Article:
Living Shorelines Summit

Living ShorelineThe Living Shorelines Summit was held in Williamsburg, Virginia, December 6 and 7, 2006.  Sponsors of the Summit included: Chesapeake Bay National Estuarine Research Reserve (CBNERR) Maryland (MD) Chesapeake Bay Trust, CBNERR Virginia, Chesapeake Research Consortium, Keith Campbell Foundation, MD Coastal Zone Management Program, NOAA Chesapeake Bay Office, NOAA Restoration Center, Virginia Coastal Zone Management Program, Virginia Dept. of Conservation and Recreation, Virginia Institute of Marine Science (VIMS), and VIMS Center for Coastal Resources Management.

CBNERR Virginia served as the host for the Summit.  Presentations on December 6 were attended by 175 individuals, and presentations on December 7 were attended by 168 individuals.  Attendees included individuals from state and federal government, local government, county and city wetlands boards, non-profit organizations, environmental consultants, state and local regulatory boards, academicians, marine contractors, local nurserymen, and private landowners. Peer-reviewed summit proceedings are published and available for download, or as a CD.


Erdle, S.Y., J.L.D. Davis, and K.G. Sellner, eds.  2008.  Management, Policy, Science and Engineering of Nonstructural Erosion Control in the Chesapeake Bay: Proceedings of the 2006 Living Shoreline Summit.  CRC Publ. No. 08-164, Gloucester Point, VA  136pp.


This document contains information designed for coastal managers, policy-makers, landowners, marine contractors, engineers, scientists, and regulators on the practice of, construction of, and case studies for living shorelines.  Click to download the entire document or individual sections.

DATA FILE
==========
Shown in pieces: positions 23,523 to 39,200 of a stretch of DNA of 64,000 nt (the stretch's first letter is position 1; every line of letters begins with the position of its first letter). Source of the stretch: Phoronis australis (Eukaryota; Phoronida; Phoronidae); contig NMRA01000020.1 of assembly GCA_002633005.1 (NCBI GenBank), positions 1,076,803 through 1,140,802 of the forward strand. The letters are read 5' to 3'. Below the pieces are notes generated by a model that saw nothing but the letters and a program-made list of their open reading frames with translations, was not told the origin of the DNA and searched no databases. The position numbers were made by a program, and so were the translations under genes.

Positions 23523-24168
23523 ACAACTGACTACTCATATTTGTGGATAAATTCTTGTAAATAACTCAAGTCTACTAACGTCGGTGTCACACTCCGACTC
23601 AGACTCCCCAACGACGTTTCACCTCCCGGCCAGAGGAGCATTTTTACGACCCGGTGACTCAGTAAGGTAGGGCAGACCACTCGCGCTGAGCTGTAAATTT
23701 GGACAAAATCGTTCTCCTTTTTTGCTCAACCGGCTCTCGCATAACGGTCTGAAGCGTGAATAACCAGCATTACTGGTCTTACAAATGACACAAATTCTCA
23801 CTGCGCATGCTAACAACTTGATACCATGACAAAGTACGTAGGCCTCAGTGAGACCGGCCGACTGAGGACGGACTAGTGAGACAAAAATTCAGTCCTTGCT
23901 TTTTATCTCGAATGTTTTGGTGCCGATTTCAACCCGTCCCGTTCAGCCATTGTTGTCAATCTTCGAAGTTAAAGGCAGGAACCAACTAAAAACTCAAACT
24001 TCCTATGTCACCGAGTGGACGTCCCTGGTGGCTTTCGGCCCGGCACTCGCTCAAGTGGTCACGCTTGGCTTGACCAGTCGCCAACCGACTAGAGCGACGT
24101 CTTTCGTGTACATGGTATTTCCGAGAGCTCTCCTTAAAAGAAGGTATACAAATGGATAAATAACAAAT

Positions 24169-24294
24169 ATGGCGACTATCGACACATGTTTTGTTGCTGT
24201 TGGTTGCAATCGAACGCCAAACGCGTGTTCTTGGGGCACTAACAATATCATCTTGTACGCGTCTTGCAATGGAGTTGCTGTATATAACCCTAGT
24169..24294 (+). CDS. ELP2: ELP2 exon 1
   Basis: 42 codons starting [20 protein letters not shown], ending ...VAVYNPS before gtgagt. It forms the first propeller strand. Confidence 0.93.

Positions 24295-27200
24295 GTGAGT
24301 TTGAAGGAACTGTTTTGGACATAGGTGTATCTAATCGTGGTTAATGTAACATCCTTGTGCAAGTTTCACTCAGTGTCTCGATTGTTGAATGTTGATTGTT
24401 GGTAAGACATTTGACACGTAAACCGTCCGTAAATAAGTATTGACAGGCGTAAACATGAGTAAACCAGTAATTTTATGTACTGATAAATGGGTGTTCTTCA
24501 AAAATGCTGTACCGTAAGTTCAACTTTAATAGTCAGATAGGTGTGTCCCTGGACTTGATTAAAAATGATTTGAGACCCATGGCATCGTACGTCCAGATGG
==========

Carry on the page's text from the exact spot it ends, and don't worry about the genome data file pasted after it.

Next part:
Proceedings Full Document


Table of Contents


Preface, Sponsorships, and Steering Committee


Section 1: Introduction (pp. 1-5)

Keynote: The National Academies Report on Mitigating Shore Erosion Along Sheltered Coasts (Susan Roberts)


Section 2: Living Shoreline Design (pp. 7-31)

1) Integrating Habitat and Shoreline Dynamics into Living Shoreline Applications (Kevin Smith)

2) Overview of Living Shoreline Design Options (Karen Duhring)

3) Recommending Appropriate Shoreline Stabilization Methods for Different Estuarine Shoreline Types in North Carolina (Bonnie Bendell)

4) Design Criteria for Tidal Wetlands (Walter Priest)


Section 3: Evaluation of Living Shoreline Techniques (pp. 33-69)

1) Current Understanding of the Effectiveness of Nonstructural and Marsh Sill Approaches (Bhaskaran Subramanian, Eugene Slear, Kevin Smith, Karen Duhring)

2) A Comparison of Structural and Nonstructural Methods For Erosion Control and Providing Habitat in Virginia Salt Marshes (Karen Duhring)

3) Living Shorelines Projects in Maryland in the Past 20 Years (Bhaskaran Subramanian, Johann Martinez, Audra Luscher, David Wilson)

4) Evaluating Ecological Impacts of Living Shorelines and Shoreline Habitat Elements: An Example from the Upper Western Chesapeake Bay (Jana Davis, Richard Takacs, Robert Schnabel)

5) Landscape-Level Impacts of Shoreline Development on Chesapeake Bay Benthos and Their Predators (Rochelle Seitz and Amanda Lawless)


Section 4: Shoreline Policy: Regulatory Overview (pp. 71-85)

1) Regulatory Process for Living Shoreline Implementation in Maryland (Audra Luscher, Jana Davis, Doldon Moore, Amy Moredock)

2) Regulatory Program Overview for Virginia’s Submerged Lands and Tidal Wetlands and Options for Promoting Living Shorelines (Tony Watkinson, Shep Moon)


Section 5: Tools and Decision-making: Facilitating and Encouraging Living Shoreline Implementation (pp. 87-121)

1) NOAA’s Shoreline Management Technical Assistance Toolbox (Allison Castellan, Kris Wall)

2) Maryland Shorelines Online: A Web Portal and Geospatial Tool for Shoreline Planning and Management in Maryland (Audra Luscher)

3) Living Shorelines: A Strategic Approach to Making it Work on the Ground in Virginia (William Stiles)

4) Willingness to Pay for Risk Reduction and Amenities: Applications of the Hedonic Price Method in the Coastal Zone (Craig Landry, Paul Hindsley)

5) Incentives to Promote Living Shoreline Techniques in the Chesapeake Bay (JanaDavis, AudraLuscher)

6) Living Shoreline Case Studies (Drew Koslow, Katie Register, Bobbie Burton, Walter Priest, Audra Luscher)


Section 6: Conclusions and Next Steps (pp. 125-129)

1) Living Shorelines in the Chesapeake Bay: Needs and Recommendations for Future Activities


Index


For additional information, please contact Sandra Erdle (syerdle@vims.edu).